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How TTIP, TPP, TISA, CETA and other trade deals should be negotiated

We are not just against any and all trade deals

Wednesday 17 June 2015, by mond

A lot has been written on what is bad about TTIP, CETA, TISA, TPP, etc. Some
people accuse us about being opposed to any trade deal at all. To repute
this let us imagine for a moment on how such trade deal would ideally look
like and how they should have been negotiated.

Who would participate in such negotiations?

Up until around 2009 the US and Europe tried to impose their neoliberal
agenda onto the world via WTO negotiations. The general idea there was to
create deals that would favor the rich and powerful countries in the long
run. To gain the support of the disadvantaged poorer countries the deals
usually contained some bargaining to give them some short term incentives
(and most likely in some cases also outright bribes) to sign the deals.

After around 2009 the poorer countries organized themself and where more and
more reluctant to sign deals that where not favorable for their country. So
the process got stuck. The rich and powerful nations like US and EU had no
interest in a fair world market and the less rich and less powerful could no
longer be easily bribed to act against their interest.

This is when the US started to shift their focus on deals like ACTA, TTIP,
TISA, TPP, etc.. that where negotiated without the participation of poorer
countries. Due to their economic power, these rules would still affect the
poorer countries but they would not have a say in it.

So as a result new trade agreements should be negotiated with the
participation of all interested countries.

Of course we also need experts from civil society participating within this
process. NGOs, trade unions, etc.

How should such deals be negotiated?

Usually such trade deals are used for so called "policy laundering". Most
of the stuff that is in such deals is widely unpopular as it is directed
against the interest of the majority of people while a small majority of rich
is profiting from this. In a democracy it is not so easy to propose
unpopular things as there could be some resistance from the voters.

So trade deals are a nice way around this. The bad stuff is proposed in
secret meetings. Once the final trade deal is presented each of the
negotiation parties can argue that the bad stuff was not proposed by them
but was the result of a compromise solution. This way the corrupt political
class has an easy way of proposing legislation without the risk of being
held directly responsible for it.

To avoid the "policy laundering" it is of uttermost importance that all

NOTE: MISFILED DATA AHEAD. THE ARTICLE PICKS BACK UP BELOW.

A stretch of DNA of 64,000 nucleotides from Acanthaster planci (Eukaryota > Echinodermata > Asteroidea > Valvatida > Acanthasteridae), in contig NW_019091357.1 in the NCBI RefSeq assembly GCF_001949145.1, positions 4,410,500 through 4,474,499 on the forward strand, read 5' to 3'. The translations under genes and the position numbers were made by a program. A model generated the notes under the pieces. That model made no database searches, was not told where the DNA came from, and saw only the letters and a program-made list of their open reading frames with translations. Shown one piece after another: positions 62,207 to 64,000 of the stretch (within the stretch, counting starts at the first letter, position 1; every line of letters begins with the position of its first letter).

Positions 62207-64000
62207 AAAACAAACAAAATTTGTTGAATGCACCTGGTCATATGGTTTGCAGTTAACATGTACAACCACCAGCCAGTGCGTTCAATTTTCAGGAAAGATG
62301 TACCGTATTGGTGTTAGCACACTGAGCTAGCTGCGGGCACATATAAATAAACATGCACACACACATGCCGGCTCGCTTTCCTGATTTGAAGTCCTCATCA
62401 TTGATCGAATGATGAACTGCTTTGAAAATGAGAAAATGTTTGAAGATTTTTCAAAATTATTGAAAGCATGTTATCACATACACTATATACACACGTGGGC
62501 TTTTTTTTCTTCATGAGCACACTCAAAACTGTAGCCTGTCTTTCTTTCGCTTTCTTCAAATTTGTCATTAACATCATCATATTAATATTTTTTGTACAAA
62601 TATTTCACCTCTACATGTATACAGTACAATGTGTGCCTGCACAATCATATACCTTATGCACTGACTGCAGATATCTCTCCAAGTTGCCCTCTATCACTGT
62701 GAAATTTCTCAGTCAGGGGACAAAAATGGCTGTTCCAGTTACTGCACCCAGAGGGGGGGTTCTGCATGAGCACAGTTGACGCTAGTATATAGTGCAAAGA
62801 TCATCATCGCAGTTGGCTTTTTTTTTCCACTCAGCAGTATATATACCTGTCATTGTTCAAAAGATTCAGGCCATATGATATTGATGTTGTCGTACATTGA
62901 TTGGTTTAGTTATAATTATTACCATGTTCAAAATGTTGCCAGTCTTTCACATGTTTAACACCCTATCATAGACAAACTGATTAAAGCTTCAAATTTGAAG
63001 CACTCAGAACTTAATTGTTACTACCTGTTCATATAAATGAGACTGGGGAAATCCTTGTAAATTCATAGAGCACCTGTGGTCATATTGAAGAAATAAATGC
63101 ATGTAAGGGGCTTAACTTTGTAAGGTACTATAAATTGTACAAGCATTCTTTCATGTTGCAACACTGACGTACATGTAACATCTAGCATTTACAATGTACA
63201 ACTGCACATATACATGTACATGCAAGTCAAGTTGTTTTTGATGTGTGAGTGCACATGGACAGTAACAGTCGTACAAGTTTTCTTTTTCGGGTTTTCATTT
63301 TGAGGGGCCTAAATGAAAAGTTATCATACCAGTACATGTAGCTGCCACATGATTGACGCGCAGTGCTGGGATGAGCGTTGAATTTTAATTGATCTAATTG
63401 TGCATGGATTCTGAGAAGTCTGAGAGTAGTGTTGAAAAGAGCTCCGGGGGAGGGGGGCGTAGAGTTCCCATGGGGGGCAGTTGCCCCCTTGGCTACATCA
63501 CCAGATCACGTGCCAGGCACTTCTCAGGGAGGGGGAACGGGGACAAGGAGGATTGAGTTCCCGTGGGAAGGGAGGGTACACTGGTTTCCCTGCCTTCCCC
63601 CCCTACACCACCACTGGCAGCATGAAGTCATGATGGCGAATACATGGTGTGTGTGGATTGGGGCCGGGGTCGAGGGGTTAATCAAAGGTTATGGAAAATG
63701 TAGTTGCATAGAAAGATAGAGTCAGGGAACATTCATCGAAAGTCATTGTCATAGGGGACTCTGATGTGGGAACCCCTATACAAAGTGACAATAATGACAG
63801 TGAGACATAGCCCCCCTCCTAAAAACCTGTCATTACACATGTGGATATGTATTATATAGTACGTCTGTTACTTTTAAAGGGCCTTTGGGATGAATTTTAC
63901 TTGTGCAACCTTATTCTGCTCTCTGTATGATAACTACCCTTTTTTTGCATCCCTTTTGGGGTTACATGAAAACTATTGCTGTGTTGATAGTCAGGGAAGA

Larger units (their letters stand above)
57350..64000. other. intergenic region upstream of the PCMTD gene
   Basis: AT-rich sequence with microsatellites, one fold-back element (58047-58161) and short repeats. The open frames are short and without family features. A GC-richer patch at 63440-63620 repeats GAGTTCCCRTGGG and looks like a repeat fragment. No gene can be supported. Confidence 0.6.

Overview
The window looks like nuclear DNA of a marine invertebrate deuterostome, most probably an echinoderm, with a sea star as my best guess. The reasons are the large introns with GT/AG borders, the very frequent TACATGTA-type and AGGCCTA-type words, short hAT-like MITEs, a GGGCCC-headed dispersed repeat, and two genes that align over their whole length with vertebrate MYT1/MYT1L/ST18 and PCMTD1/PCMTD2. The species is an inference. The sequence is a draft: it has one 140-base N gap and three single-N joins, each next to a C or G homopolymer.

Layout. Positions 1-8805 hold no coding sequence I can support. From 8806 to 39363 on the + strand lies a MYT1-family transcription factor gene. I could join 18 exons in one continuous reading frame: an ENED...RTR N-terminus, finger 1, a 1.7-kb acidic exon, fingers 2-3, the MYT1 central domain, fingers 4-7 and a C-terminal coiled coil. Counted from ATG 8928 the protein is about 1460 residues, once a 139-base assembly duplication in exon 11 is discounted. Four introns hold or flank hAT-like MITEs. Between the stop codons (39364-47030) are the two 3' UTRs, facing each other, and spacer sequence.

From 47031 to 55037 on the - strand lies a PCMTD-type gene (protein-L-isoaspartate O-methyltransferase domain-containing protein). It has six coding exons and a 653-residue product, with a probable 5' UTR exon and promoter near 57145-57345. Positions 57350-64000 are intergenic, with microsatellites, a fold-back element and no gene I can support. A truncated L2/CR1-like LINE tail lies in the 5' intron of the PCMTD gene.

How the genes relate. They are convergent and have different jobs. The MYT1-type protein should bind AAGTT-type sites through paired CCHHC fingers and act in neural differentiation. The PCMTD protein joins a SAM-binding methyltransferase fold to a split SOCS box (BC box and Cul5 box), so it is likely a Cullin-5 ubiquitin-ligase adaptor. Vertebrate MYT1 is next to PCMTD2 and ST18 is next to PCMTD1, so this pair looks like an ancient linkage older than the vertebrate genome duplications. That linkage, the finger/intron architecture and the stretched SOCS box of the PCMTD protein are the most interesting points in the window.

these deals will be negotiated with a maximum of transparency. Not only is
is necessary that the draft texts of the deal is always available to the
public, it is even necessary that there is log of who proposed what and why.
We also need to know who voted in favor or against including or excluding
some provision into the text.

Of course each of the negotiating parties should come to the table with a
clear and democratically established mandate of what to archive within the
negotiations. We should also expect that we get regular
reports on how their actions (proposed provisions and the voting on the
provisions of others) fits within their mandate.

I would argue that any trade deal that would be negotiated in this way would
not be that bad. This is of course is the reason why the ruling elites will
never agree to do negotiations this way. It would take away one of their
most important tools do subvert the democratic process.

So if we want our democracy back we should just demand this level of
transparency from any new trade deal. We should not accept any deal that was
not produced with this level of transparency.

What should be the content of such trade deals?

A lot of problems that we face right now are global ones. Climate change does
not stop at national boarders. The competition between nation states leads
to race to the bottom in environmental and safety standards, labor laws and
wages. Half of the people on this planet live in poverty and around 10
million are starving each year.

What we would need in international trade deals would be provisions to
counter these tendencies: To establish mandatory minimum standards in wages,
labor laws, environmental protection, individual freedoms and human rights.

The division of labor and free trade can improve efficiency and create more
wealth for all of use as much as they can be harmful. The main purpose of
these trade deals needs to be to make sure that we all profit from this and
not just a very tiny elite.

Given the unbelievable outrages scandal that millions of people are starving
on this planet, of course we need to make sure that it is first and foremost
the poorest people on this planet who can profit from such deals.

TTIP, TPP, TISA, CETA and all the other current and recent trade deals are
almost 180 degrees opposed to everything that is written above. So we have
to get rid of them in order to make room for something good.

Arbitration Tribunals?

Well, with a trade treaty that is built like the one above one would expect that it contains good things and after all it would not hurt if those could be enforce. So the idea of some arbitration body or court would make sense. But certainly no one would put the representatives of private corporations in such a position as those are the ones that are most likely to violate such treaties.

— Franz Schäfer (Mond), June 2015


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